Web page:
Posted by John Ager on 04 March 2015.
The jury is no longer out. If the ardent supporters of tort reform are even a little bit intellectually honest, they must concede it’s true. That, even by the most conservative measures, tort reform has been a complete failure. Making it more difficult for victims of medical malpractice to get justice for the harm they suffer does not make our health care system cheaper, better or safer. Study after study have demonstrated as much. Now, even Forbes magazine, hardly a bastion of liberal thought, has recognized that tort reform has failed to bring about any of the promised fixes for alleged harm being caused by medical malpractice cases. You can read the article here.
I hate to say “I told you so,” but my partner and I have been writing about this reality for the past several years.
Tort reform has not reined in “out of control juries.” They were never out of control to begin with. So says the U.S. Justice Department which found the the median verdict in a medical negligence case was over 50% higher in cases tried to a judge rather than a jury.
It has not eliminated “defensive medicine” as I discussed here. The practice of defensive medicine is simply not a reality. Doctors in tort reform states order the same number of tests and perform the same procedures as those in states which have not enacted tort reform measures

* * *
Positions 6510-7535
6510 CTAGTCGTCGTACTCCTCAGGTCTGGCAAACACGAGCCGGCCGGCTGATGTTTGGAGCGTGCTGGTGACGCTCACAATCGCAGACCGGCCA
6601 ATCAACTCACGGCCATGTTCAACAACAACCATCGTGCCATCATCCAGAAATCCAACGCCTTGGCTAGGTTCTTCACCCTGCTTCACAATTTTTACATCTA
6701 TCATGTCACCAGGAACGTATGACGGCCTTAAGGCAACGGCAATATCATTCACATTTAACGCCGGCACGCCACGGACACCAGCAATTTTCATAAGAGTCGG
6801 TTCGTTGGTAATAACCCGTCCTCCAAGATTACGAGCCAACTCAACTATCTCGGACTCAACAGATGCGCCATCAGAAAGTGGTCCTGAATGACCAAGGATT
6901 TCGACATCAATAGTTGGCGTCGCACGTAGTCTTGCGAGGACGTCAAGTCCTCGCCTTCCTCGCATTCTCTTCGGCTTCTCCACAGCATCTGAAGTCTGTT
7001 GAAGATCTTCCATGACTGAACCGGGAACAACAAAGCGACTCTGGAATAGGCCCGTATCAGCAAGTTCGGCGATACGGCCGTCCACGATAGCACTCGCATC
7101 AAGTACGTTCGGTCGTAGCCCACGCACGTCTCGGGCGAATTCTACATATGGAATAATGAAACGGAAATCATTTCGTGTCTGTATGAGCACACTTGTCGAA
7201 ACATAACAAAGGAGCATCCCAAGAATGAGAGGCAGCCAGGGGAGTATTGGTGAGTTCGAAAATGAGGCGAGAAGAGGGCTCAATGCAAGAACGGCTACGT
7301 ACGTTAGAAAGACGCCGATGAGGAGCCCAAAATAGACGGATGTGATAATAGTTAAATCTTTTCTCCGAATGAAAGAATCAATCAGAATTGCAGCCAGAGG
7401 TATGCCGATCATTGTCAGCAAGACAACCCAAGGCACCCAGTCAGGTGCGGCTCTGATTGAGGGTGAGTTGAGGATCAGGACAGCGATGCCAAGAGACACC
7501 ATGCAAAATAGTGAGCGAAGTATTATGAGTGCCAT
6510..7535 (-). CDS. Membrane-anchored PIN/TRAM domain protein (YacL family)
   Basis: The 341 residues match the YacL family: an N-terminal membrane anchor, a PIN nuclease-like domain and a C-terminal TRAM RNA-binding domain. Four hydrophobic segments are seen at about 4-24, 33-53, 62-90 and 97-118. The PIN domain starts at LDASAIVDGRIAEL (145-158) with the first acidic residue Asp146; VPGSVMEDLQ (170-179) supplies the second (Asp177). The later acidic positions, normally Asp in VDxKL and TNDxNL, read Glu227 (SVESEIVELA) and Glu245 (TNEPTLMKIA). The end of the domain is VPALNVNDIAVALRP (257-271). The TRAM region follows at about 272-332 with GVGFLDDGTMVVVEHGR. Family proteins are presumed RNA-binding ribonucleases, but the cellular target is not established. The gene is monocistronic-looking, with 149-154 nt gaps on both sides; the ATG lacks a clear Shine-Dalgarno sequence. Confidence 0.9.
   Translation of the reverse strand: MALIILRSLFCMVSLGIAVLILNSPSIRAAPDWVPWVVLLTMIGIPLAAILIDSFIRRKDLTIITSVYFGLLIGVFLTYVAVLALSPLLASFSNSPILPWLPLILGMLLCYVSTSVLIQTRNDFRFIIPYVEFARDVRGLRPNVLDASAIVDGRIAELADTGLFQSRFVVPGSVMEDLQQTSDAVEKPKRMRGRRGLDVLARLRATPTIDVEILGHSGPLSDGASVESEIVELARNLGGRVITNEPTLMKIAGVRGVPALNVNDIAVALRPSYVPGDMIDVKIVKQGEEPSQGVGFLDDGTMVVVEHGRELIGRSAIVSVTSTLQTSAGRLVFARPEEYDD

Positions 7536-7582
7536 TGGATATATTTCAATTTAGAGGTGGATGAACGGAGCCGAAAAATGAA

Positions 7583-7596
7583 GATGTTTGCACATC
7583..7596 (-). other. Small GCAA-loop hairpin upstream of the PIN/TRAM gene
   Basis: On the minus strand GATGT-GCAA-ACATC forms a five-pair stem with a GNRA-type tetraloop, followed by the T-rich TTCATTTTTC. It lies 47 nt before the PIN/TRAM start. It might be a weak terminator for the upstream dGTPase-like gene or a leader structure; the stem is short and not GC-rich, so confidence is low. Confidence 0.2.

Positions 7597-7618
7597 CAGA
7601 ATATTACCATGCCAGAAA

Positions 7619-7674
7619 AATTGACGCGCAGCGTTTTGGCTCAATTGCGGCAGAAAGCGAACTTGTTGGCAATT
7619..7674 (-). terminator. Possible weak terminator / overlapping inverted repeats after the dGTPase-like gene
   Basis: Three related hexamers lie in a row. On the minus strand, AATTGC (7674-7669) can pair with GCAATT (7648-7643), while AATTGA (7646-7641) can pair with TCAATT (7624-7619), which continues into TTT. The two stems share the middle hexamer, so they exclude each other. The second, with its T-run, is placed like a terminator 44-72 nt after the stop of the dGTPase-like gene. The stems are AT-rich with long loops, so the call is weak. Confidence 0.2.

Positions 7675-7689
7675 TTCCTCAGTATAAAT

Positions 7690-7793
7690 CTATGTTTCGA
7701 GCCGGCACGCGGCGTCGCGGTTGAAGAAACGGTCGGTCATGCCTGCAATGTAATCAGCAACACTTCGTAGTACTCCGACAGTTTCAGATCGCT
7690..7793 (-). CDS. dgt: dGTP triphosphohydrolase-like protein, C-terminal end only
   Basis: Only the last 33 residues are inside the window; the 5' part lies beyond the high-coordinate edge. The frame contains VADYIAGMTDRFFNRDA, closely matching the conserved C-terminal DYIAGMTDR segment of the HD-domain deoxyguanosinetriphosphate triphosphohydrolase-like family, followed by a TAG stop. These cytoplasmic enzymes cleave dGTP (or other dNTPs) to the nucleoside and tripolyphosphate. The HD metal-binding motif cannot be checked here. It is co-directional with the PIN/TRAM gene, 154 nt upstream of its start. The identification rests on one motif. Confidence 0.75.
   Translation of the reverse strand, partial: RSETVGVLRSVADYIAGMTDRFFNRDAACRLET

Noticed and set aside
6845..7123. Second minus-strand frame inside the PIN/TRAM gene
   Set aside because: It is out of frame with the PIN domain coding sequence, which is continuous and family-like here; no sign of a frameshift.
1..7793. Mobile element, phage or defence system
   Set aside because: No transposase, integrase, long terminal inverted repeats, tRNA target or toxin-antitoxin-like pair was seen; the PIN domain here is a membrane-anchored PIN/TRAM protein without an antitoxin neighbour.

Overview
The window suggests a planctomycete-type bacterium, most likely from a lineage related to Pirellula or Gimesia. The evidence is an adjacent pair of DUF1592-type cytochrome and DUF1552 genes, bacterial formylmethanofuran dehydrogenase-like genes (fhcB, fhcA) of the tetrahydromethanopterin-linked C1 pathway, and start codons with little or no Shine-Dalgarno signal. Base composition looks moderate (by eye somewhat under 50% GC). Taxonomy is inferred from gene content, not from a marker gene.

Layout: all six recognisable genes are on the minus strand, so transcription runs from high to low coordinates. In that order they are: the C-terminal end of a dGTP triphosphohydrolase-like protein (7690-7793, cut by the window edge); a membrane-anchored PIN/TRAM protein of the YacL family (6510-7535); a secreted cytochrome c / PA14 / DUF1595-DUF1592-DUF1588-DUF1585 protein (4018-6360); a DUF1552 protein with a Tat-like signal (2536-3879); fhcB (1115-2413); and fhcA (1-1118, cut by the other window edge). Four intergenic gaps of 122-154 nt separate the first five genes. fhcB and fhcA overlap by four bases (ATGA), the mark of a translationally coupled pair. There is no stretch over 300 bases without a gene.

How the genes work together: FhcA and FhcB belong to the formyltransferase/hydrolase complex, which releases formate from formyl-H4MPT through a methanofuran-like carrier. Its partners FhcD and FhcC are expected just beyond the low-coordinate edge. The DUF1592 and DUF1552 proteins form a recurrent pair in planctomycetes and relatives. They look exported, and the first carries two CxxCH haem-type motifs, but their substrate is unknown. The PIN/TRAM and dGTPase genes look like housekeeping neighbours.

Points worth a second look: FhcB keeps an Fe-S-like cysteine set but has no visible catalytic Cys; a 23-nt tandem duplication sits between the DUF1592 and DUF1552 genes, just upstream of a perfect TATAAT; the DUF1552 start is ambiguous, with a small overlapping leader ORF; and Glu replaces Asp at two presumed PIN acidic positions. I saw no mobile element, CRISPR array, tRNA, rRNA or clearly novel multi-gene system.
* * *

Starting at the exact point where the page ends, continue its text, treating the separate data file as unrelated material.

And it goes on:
It has not helped rein in “skyrocketing” malpractice premiums. In fact, medical malpractice premiums have risen at about the same amount in every state. More importantly, medical malpractice insurers continue to enjoy record profits and margins far greater than general casualty insurers. Greed, not lawsuits appears to be the driving force behind increases in medical malpractice premiums.
Not only has tort reform failed in its purported mission, it likely has stifled patient safety initiatives. As health care providers are repeatedly subject to the mantra that tort reform is a necessary and effective way to combat medical malpractice lawsuit abuse, they become less likely to consider their own patient safety initiatives that might truly help patients and reduce malpractice. There can be no reasonable dispute that fewer incidents of medical malpractice means fewer medical malpractice lawsuits. There also can be no dispute that millions of patients are harmed, and hundreds of thousands are killed, each year by medical negligence, at least if you believe that the New England Journal of Medicine is a credible source.
Of course there will always be those who don’t believe in science – those who will believe the world is flat, that we never landed on the moon, and that the Earth’s climate is not changing, regardless of the quantity or quality of proof to the contrary. I won’t be surprised to see politicians continue to ignore the reality of tort reform and continue repeat the talking points which, unfortunately, so many Americans have erroneously come to believe